You mean international SCV?
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Re: 15% International Small-Cap vs 30% Total International

Post by rollsound » Wed Mar 15, 2017 4:37 pm

willthrill81 wrote:
rollsound wrote:thanks Larry Swedroe. I agree, waiting for a Vanguard SCV index fund to appear...


You mean international SCV?


fixed, thanks

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Re: 15% International Small-Cap vs 30% Total International

Post by rollsound » Wed Mar 15, 2017 4:40 pm

triceratop wrote:
rollsound wrote:
triceratop wrote:I don't think your backtest is a good one; US Stocks outperformed International Stocks over that period, so less international of any kind would help you. But you're right about lower correlations helping your risk-adjusted returns. Let's try a backtest that is actually more fair (Portfolio 3 here is what you did, but I think Portfolio 1 vs. 2 is the fair one)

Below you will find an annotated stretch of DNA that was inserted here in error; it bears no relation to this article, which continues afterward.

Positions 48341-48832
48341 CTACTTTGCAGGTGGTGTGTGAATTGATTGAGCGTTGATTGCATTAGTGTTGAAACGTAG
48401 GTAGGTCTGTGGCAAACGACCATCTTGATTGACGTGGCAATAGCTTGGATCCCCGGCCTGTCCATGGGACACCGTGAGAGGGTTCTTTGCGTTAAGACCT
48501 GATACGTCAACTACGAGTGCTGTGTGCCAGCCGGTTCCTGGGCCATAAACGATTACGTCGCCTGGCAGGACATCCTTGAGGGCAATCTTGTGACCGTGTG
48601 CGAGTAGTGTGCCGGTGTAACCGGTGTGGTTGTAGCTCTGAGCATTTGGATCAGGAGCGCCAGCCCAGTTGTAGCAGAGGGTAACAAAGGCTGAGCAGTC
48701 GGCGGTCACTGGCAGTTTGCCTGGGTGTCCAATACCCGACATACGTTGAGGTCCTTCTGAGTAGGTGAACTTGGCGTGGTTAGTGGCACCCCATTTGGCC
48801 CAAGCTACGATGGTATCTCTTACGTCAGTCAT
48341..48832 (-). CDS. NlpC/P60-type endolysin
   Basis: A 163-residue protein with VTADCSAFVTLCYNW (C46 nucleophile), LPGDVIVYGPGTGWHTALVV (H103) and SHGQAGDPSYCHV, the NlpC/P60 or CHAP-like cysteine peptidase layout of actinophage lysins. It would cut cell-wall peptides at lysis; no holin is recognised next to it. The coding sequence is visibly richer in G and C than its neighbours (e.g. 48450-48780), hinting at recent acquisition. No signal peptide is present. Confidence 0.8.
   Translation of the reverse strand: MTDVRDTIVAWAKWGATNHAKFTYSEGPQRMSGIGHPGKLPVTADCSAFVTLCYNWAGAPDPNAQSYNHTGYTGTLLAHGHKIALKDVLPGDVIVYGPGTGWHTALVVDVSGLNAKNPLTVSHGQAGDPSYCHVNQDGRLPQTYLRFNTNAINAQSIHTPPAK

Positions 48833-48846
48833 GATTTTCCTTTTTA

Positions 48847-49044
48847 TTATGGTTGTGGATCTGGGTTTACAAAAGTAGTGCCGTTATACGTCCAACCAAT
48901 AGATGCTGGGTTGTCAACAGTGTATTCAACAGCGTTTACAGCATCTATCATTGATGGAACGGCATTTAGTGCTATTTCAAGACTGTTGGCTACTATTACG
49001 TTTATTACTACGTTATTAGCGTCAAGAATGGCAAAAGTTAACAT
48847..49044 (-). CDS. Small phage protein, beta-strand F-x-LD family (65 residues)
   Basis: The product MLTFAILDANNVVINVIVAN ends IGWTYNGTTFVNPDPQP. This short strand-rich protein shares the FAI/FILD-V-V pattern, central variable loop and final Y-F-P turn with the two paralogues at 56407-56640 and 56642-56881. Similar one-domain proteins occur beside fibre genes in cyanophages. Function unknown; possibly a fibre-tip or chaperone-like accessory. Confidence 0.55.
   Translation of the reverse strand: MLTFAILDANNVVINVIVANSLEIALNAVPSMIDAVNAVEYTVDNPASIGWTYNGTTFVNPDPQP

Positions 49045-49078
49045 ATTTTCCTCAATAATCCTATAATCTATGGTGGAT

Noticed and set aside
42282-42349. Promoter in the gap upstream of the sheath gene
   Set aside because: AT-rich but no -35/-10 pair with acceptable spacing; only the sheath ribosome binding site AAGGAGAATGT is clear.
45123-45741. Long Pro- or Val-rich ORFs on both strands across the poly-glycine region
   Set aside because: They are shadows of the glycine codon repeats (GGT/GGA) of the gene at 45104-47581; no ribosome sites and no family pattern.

What does this backtest tell you?


Intl did better than US between 2002-2008 right? if so check out this backtest, intl vs intl small cap 2002-2008: http://bit.ly/2muk9yd


I'm not saying your original point isn't valid; I'm saying your backtest is a poor way to show it. My backtest I provided shows your point effectively and with sound logic as well.

And this most recent backtest is even worse -- 6 years?


i know right? it's difficult to find long periods when intl outperforms US. and with data for intl small caps :P

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Re: 15% International Small-Cap vs 30% Total International

Post by selters » Wed Mar 15, 2017 5:02 pm

As far as I know there is no international small cap value ETF. But iShares Edge MSCI Multifactor Intl Small-Cap ETF (Ticker: ISCF) has small cap value exposure and seems to be catching on in the market. Assets under management were only $6 million about a month ago, but now it's $13 million. It's still very low, but if it continues to grow at this pace, you should be fine. The ER is 0.40%.